In October 2000, Emma Christoffersen aged 28 died of DVT, deep vein thrombosis, a thickening and clotting of the blood. The cramped conditions onboard a flight from Sydney to London, and the resulting lack of mobility, was to prove fatal for Emma.

Aircraft cabin conditions can cause a multitude of health concerns, especially on long-haul flights. Yet with proper information and advice these can usually be avoided.

Combine economy airfare with your body-space requirements

'Economy Class Syndrome' commonly refers to the link between cheaper fares and the increased chance of suffering from a DVT. Economy seats generally provide less space per passenger, with most airlines offering around 31 inches (i.e. the distance between a given part of the seat and the same part on the next seat). If travelling on a long-haul flight, choose an airline that offers above average seat pitch or arrange to be seated by a fire exit, which normally offers added leg room.

The second option is to maintain a level of mobility while seated. Sedentary exercises will help to keep the blood pumping, for example, rotating shoulders, flexing feet and stretching your back. These can all be done without having to leave your seat. On a long flight it is advisable to move around the cabin at regular intervals. Taking an aspirin (75mg) can also lower the risks of contracting DVT by thinning the blood.

Keep the oxygen flowing

Since the 1970s, airlines have saved on fuel costs by mixing fresh air with 50% recycled air, stale air that has passed through High Efficiency Particulate Air Filters. This can sometimes be the catalyst for the onset of bronchial infections and influenza, and in extreme cases TB. The lack of pure oxygen can also cause concentration levels to drop, leading to tiredness and sleep-induced immobility. Drinking plenty of fluids and sugary drinks to keep energy levels high can fight off the sedentary slump, and keeping the chest and head warm can help prevent colds and flu.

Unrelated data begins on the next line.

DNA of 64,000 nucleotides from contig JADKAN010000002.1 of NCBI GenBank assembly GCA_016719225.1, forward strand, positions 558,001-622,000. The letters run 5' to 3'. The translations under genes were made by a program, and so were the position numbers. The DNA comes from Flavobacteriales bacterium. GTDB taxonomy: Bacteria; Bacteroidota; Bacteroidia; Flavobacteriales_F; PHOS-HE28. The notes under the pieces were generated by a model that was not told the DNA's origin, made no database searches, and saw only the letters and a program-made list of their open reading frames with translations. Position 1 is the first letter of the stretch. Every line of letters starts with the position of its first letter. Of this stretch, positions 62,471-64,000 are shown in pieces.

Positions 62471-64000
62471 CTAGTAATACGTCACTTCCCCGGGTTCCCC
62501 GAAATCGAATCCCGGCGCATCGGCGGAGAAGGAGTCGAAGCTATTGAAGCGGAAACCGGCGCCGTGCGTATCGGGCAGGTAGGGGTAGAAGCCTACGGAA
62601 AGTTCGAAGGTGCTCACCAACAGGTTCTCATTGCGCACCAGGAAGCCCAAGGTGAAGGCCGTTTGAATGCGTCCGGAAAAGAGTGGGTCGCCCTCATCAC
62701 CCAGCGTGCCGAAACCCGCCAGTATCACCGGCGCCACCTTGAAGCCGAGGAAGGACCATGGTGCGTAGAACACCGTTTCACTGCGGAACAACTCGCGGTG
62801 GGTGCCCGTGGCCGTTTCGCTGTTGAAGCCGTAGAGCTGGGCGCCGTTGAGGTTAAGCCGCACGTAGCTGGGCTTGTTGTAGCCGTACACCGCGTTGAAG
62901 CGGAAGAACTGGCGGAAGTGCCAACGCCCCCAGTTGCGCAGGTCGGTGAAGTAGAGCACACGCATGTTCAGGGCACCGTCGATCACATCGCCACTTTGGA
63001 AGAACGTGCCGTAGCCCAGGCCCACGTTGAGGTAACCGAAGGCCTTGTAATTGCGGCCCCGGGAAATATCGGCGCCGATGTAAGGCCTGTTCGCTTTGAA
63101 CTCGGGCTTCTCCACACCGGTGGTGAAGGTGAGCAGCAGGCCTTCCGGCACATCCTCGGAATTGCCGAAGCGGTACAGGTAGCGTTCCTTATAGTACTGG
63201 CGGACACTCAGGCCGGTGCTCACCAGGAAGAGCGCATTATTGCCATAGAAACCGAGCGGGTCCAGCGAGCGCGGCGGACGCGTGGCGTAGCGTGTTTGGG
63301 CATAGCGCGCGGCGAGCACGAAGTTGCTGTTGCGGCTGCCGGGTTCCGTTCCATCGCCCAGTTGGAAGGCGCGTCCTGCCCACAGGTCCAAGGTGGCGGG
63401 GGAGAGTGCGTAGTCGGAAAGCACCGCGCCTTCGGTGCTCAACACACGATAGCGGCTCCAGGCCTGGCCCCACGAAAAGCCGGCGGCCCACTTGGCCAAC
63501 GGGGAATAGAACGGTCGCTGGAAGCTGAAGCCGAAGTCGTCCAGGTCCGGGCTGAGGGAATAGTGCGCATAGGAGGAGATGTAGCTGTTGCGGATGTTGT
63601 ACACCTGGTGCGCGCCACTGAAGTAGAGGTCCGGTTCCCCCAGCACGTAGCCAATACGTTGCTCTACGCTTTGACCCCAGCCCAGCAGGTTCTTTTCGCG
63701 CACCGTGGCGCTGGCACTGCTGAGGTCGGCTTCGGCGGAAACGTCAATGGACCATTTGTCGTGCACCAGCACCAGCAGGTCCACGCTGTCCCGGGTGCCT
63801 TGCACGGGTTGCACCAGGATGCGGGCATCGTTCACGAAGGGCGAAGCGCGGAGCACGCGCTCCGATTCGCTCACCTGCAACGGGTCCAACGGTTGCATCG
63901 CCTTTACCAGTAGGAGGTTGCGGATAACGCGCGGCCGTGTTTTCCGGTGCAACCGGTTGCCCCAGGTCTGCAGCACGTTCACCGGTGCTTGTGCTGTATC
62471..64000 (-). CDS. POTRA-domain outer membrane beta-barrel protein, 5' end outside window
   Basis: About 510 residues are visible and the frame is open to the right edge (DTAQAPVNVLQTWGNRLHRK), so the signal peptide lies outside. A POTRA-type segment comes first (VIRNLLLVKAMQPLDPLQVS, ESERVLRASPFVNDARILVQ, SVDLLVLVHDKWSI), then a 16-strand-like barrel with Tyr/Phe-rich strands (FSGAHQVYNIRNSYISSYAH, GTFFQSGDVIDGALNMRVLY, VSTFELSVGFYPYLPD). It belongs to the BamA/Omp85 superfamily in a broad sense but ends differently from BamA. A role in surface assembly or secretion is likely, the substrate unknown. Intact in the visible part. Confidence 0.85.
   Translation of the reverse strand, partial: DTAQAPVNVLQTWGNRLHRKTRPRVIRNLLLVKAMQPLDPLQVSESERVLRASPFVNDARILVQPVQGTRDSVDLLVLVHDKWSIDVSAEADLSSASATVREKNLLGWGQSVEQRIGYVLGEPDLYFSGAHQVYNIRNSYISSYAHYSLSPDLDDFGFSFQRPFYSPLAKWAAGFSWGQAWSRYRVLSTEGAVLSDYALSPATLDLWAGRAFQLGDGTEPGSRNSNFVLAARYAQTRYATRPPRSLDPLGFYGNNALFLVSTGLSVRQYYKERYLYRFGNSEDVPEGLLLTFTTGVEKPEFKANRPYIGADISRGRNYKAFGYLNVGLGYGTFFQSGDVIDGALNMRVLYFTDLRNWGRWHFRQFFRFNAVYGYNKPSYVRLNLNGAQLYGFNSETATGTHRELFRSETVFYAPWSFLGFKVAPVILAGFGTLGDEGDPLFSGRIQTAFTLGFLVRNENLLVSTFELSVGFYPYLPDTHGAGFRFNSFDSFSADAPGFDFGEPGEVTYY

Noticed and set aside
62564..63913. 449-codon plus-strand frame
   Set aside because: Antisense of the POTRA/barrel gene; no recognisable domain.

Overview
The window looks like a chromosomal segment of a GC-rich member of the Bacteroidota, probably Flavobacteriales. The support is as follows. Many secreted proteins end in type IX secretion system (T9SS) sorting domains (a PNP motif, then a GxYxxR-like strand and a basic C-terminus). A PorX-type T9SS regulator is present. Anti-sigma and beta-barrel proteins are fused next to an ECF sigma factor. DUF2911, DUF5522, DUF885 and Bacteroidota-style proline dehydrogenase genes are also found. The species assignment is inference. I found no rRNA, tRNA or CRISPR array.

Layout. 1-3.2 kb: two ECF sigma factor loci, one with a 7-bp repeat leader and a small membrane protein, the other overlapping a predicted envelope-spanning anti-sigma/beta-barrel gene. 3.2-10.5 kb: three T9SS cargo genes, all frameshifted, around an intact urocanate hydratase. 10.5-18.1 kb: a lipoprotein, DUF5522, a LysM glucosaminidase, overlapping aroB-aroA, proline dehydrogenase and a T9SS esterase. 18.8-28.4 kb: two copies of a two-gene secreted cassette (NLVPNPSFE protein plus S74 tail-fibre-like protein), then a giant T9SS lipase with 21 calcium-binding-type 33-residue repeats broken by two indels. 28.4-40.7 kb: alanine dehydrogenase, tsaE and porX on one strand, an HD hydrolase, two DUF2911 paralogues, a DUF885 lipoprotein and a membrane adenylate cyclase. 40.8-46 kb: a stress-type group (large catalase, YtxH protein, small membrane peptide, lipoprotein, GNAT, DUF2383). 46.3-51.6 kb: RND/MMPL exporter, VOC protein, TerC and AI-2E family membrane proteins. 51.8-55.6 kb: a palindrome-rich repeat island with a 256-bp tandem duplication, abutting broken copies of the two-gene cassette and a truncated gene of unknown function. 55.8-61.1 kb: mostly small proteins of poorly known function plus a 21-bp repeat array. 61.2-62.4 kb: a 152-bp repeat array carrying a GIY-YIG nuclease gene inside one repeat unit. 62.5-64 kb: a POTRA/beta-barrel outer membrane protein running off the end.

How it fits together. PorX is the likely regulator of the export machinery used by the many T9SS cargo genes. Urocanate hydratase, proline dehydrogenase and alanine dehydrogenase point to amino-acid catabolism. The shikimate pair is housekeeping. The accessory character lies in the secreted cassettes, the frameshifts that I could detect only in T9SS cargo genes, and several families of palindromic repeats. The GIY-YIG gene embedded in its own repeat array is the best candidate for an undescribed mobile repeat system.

Asthma can also be triggered by the stuffy air conditions. Taking enough medication with you to last the trip is a must and keeping it at hand is essential. Most airlines have banned smoking from flights but when booking your ticket check with the airline that you are seated away from the smoking sections.

It is not a new revelation that radiation levels increase with altitude. As the atmosphere becomes thinner radiation is less easily absorbed. Frequent flyers are in danger of radiation overdose. The best advice is to take vitamin C and E supplements to work against free radicals, or to limit time spent travelling. Telephone conferences and e-mail can offer alternatives to constant business trips.

Be aware of your medical limitations

Pregnant travellers are safe to be air-borne up until the end of the 35th week. Remember that within the first three months there are radiation risks to the foetus. If you are diabetic take enough insulin with you to last the journey and check your latest medication requirements.